Join DSA members Glenn Scott and Richard Croxdale to discuss videos produced by People’s History in Texas (PHIT), a project that brings to life the stories of ordinary people in significant socio-political movements in Texas. They will discuss The Rag, their newest documentary, which tells the story of an influential underground paper based in Austin, Texas, from 1966-77. Click here to view Part I (the early years as an all-volunteer paper covering the student, anti-Vietnam and Civil Rights movements), Part II (the impact of Women’s Liberation on the paper) and Part III (building community: covering local politics, nukes, co-ops, feminist institutions). But also check out the video on the Stand-Ins about a group of university students who led a movement to desegregate Austin’s movie theaters in 1961. 8 ET/7 CT/6 MT/5 PT. Here's a blog post about PHIT.

Introduction to Democratic Socialism

April 04, 2017
· 53 rsvps

Join Rahel Biru, NYC DSA co-chair, and Joseph Schwartz, DSA Vice-Chair, on this webinar for an overview of what we in Democratic Socialists of America mean when we talk about "socialism," "capitalism" and the goals of the socialist movement.  9 PM ET; 8 PM CT; 7 PM MT; 6 PM PT.

  1. This webinar is free for any DSA member in good standing.
  2. You need a computer with good internet access.
  3. Your computer must have headphones (preferred) or speakers; you can speak thru a mic or use chat to "speak".
  4. If you have questions, contact Joseph Schwartz, schwartzjoem@gmail.com.
  5. If you have technical questions, contact Tony Schmitt, schmittaj@gmail.com, 608-355-6568.

Feminist Working Group

April 12, 2017
· 14 rsvps

People of all genders are welcome to join this call to discuss DSA's work on women's and LGBTQ issues, especially in light of the new political reality that we face after the elections.  9 pm ET; 8 pm CT; 7 pm MT; 6 pm PT.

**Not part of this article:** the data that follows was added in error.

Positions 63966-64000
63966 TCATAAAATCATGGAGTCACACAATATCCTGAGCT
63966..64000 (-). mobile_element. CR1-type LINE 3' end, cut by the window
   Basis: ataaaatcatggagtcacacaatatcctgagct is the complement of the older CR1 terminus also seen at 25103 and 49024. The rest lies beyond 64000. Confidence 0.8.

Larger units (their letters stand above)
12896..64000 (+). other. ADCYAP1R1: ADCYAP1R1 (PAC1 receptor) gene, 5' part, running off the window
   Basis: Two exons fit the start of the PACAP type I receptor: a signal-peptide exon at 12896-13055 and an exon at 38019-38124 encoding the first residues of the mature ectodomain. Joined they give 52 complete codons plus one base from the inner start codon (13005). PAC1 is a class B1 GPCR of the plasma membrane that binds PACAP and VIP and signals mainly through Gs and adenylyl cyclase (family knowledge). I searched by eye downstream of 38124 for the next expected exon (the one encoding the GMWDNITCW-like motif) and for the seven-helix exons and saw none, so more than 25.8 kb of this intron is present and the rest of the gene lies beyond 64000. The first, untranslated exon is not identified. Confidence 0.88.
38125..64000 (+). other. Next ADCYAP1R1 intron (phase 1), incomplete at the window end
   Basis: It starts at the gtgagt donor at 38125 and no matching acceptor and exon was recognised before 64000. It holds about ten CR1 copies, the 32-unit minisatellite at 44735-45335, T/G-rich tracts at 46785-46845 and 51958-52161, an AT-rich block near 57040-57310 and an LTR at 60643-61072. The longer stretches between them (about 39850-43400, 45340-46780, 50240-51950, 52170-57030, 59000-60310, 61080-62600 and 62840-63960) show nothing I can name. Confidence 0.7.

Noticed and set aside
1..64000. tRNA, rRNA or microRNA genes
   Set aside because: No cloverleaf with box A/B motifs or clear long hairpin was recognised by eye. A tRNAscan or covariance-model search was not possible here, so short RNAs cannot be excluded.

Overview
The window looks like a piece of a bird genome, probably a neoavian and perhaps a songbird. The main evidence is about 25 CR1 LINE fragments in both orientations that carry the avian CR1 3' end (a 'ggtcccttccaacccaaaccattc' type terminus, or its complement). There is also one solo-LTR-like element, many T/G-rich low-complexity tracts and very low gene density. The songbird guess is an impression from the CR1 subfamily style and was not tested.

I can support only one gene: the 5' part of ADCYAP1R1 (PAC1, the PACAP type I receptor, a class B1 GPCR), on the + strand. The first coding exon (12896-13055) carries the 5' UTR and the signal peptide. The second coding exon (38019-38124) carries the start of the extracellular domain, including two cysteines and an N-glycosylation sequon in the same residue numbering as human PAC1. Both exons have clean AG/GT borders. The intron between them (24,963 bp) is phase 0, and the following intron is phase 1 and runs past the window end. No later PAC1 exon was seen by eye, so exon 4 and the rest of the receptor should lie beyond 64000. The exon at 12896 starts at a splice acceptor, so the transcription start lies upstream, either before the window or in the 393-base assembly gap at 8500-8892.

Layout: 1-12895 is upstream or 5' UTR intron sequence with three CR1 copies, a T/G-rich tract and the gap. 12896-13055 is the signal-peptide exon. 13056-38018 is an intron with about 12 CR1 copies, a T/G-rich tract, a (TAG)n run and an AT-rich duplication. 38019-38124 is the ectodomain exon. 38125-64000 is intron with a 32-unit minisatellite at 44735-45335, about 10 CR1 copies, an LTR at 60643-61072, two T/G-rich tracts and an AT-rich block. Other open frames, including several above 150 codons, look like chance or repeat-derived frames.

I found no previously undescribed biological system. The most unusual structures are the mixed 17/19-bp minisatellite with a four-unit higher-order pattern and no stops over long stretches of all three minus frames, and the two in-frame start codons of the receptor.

DSA New Member Orientation Call

April 16, 2017
· 6 rsvps

You've joined DSA - Great. Now register for this New Member Orientation call and find out more about our politics and our vision.  And, most importantly, how you can become involved.  8 pm ET; 7 pm CT; 6 pm MT; 5 pm PT.

Film Discussion: The Free State of Jones

June 11, 2017
· 9 rsvps

Join Victoria Bynum, Distinguished Professor Emeritus of History, Texas State University, San Marcos, to discuss The Free State of Jones. STX Entertainment bought the film rights to Bynum's book of the same title. She also served as a consultant and appears in a cameo scene. What was the Free State of Jones? During the Civil War, an armed band of deserters led by Newt Knight, a non-slaveholding white farmer, took to the swamps of southeastern Mississippi and battled against the Confederacy in an uprising popularly known as “The Free State of Jones.” Joining Newt in this rebellion was Rachel, a slave. From their relationship, there developed a controversial mixed-race community that endured long after the Civil War had ended. View the film here for $6 before the discussion. 8 ET/7 CT/6 MT/5 PT.